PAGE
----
Fannie Farmer's Classic Baked Macaroni & Cheese

"To me Fannie Farmer's recipe is the only "real" Macaroni & Cheese. It's from my 1946 edition of "Fannie Farmer's Boston Cooking School Cookbook". With time on it's side - this recipe is hands down the best for traditional, homemade baked macaroni & cheese - comfort food. Please Note: If you use CHEAP CHEESE you will end up with a BLAND and FLAVORLESS DISH!"
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Ready In:




  • Preheat oven to 400°F.
  • Cook and drain macaroni according to package directions; set aside.
  • In a large saucepan melt butter.
  • Add flour mixed with salt and pepper, using a whisk to stir until well blended.
  • Pour milk and cream in gradually; stirring constantly.
  • Bring to boiling point and boil 2 minutes (stirring constantly).
  • Reduce heat and cook (stirring constantly) 10 minutes.
  • Add shredded cheddar little by little and simmer an additional 5 minutes, or until cheese melts.
  • Turn off flame.
  • Add macaroni to the saucepan and toss to coat with the cheese sauce.
  • Transfer macaroni to a buttered baking dish.
  • Sprinkle with breadcrumbs.
  • Bake 20 minutes until the top is golden brown.
  • (You can also freeze this recipe in zip-lock bags for later use - once you have mixed the macaroni along with the cheese sauce allow to cool to room temperature before adding to your freezer - I generally pull it out the night before and allow macaroni and cheese to reach room temperature; I then add the macaroni and cheese to a buttered baking dish, sprinkle with bread crumbs and then bake for 20 to 30 minutes, until golden brown on top and bubbling.

Questions & Replies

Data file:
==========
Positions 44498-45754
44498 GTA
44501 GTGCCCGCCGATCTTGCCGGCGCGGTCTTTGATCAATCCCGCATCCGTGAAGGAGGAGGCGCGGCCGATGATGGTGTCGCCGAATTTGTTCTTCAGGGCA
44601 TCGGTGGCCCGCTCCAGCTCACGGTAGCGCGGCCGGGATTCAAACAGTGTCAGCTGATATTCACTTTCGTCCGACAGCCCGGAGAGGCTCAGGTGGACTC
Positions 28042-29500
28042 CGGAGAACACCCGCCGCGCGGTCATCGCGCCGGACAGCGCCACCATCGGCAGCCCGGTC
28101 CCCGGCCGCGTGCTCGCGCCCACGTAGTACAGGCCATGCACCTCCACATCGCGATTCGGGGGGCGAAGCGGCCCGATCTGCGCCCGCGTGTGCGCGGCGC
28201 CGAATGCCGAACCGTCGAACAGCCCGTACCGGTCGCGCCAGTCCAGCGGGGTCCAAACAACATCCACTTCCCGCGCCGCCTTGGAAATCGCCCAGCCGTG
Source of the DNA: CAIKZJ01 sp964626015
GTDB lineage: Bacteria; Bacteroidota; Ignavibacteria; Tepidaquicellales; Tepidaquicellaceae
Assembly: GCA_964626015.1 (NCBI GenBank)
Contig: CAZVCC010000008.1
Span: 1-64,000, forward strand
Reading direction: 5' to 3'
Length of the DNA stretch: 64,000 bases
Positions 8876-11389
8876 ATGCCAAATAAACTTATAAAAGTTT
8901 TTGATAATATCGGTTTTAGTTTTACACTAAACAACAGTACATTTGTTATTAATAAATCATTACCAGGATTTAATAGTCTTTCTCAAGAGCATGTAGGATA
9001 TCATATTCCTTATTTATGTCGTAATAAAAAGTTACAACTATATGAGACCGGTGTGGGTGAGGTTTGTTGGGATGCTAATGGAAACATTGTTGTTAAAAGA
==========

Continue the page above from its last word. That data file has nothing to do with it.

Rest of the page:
1. What size pan? Do I need to modify anything to double the recipe?
  2. Where can I buy that snazzy red pot?
  3. If I want to cook in muffin tins for finger food version how long and at what temp should I cook it?
  4. Could I replace the flour with cornstarch and use gluten-free breadcrumbs to successfully make this gluten-free?
  5. What type of cheddar is best with this recipe?


  1. jensafrk commented that this recipe ''tastes like raw flour.'' The problem may be in making the roux, which is the carefully cooked, equal quantities of flour and butter. You must begin with low heat and the mixture must be stirred constantly to avoid scorching the flour. Start by melting the butter over low heat. When the foaming begins to subside, add the flour (do not include the salt and pepper yet) and stir constantly, watching the color of the mixture. It should become a light, nutty brown color. This may take five minutes or so. Do not go by the clock, but rather by the color. If the process is stopped too soon, while still white, it will taste like raw flour. If it gets too brown, the flour has scorched and it will taste burnt. As soon as the color is right, slowly add the room-temperature milk/cream in increments, continuing to stir constantly. When all of the milk has been added, turn the heat up to medium high and continue stirring until it begins to bubble, then reduce heat to a simmer and and continue stirring until it thickens. You now have the basic white sauce, béchamel, upon which many other cream sauces are built. In this recipe, that is a cheese sauce. Add the salt and pepper at this point and continue the recipe.
  2. Good classic recipe for mac 'n cheese. Too bad DIVA 43 chooses to negatively comment about a recipe that wasn't even attempted. personally, I'm not interested in an opinion that does nothing but pontificate,,,bottom linr is DIVA43, get a life or keep your opinions to yourself. This is a community of foodies - something you are obviously not. No one is interested in you telling us how "unhealthy" a recipe is.